The blog, Film Experience, just posted a piece on the evolution of the bald figure in cinema. I think it is interesting that so many iconic characters who are depicted as evil are also bald. The article also brings up the notion of Joss Whedon-and although the writer does not use this phrase-as a “textual poacher” taking ideas, images and influences from a wide variety of sources, an idea that I have played with extensively over the last year, the subject of my Senior Thesis.
Film Experience on "Ways...To Craft Your Timeless Villain".
It might also be fruitful to trace some of the world’s most recognizable actors and figure out in what circumstances they played characters that were without their hair. Serial killers (see: Natural Born Killers), Neo-Nazis (see: American History X, The Believer), Psychopaths and monsters like Freddy Krueger from A Nightmare on Elm Street, who, like many of the examples presented in the Film Experience article, wears the signature mobster hat we see in The Untouchables, on Judge Doom, and on Slugworth, have all been represented as bald at one time or another and frequently at that. Then again, Ghandi was bald too. Oh, and speaking of Freddy Krueger, has anyone noticed how much Der Kindestod-the villain only visible by children in the Buffy season two episode, "Killed By Death"-looks like Freddy Krueger? And, by the way, the Kindestod, is mostly bald.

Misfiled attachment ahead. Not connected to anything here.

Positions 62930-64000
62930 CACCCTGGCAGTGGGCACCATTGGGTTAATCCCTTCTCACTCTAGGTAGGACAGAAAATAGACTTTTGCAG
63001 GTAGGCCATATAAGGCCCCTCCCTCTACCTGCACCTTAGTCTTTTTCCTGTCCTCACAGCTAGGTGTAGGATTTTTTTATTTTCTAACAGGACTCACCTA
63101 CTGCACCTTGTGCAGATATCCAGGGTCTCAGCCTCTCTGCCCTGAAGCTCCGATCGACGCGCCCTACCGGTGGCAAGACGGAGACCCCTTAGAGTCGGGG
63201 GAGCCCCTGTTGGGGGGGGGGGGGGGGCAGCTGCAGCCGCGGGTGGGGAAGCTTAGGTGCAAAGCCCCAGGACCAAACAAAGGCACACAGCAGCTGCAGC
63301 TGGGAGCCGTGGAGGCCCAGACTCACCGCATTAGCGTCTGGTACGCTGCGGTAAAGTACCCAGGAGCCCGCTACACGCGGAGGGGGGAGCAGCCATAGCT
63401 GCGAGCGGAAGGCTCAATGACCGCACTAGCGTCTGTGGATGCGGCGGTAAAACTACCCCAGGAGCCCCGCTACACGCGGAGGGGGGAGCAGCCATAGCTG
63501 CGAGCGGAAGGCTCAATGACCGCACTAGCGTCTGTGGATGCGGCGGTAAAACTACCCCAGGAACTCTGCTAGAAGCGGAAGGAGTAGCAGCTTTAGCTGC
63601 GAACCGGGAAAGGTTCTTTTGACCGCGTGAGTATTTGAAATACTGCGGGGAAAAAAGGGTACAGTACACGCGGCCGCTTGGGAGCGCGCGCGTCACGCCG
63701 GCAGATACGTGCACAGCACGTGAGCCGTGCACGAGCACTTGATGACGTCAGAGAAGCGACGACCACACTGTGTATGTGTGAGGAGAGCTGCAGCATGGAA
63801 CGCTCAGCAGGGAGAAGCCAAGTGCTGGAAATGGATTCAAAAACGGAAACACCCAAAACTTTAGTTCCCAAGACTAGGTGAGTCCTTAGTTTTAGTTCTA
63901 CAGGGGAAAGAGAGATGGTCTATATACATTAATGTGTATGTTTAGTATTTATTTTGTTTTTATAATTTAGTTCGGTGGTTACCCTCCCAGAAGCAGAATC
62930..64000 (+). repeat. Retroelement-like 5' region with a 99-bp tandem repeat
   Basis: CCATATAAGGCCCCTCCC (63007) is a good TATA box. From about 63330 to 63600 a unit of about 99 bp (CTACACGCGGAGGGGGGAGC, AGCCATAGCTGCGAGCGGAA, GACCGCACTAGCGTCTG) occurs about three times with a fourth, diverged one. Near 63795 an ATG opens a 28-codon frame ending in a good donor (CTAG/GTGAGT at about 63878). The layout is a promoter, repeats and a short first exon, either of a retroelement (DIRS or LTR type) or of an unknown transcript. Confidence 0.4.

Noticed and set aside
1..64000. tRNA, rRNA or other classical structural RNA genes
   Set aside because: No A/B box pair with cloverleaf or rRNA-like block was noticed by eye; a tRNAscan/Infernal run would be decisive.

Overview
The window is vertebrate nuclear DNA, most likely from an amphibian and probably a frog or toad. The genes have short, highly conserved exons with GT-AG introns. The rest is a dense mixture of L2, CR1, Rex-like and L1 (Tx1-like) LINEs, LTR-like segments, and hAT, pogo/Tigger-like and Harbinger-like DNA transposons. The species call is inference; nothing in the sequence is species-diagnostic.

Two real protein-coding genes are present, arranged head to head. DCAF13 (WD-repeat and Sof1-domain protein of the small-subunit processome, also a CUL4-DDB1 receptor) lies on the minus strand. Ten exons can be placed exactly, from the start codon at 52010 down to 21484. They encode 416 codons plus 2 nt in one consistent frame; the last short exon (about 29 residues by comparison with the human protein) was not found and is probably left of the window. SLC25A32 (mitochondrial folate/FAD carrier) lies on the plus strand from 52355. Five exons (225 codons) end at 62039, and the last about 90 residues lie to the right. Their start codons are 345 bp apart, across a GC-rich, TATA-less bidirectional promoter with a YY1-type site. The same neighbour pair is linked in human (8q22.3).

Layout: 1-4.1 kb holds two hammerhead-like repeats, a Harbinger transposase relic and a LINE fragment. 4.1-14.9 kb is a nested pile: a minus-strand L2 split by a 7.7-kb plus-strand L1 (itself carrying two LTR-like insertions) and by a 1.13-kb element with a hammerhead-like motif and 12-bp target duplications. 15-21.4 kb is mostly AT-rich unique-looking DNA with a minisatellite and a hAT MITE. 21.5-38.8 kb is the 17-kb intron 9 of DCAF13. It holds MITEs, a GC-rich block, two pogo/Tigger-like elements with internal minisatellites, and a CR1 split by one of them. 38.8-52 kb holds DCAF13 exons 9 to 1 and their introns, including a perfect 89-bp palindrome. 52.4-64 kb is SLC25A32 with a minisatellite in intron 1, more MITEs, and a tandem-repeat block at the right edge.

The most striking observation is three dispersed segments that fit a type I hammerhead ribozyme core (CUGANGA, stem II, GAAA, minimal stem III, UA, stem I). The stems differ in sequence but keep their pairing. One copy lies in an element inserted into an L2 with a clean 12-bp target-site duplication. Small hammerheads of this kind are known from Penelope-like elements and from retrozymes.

I can see how one’s perception of a bald person might take on a negative quality. Being bald is one step closer to looking like a death-head—a skull has no hair. That association is further aided by the idea that bald heads can be covered in some fashion and when that cover is lifted, having not been exposed to the sun, it can be pale like one in death. Still, baldness often accompanies a representation of man at his most basic state. Many infants are born without hair, suggesting a sense of malleability, purity, a canvas on which any character can be painted. A blank slate upon which any identity can be inscribed-like in the case of the workers in George Lucas’ 1971 student film-that he later went on to make a special edition of-THX 1138. They are numbered bodies for all intents and purposes, no true meaning outside of their duties. Perhaps we fear the anonymity baldness allows for. We fear the unknown of the tabula rasa of sorts that is thereby emblazoned across these characters’ collective crania.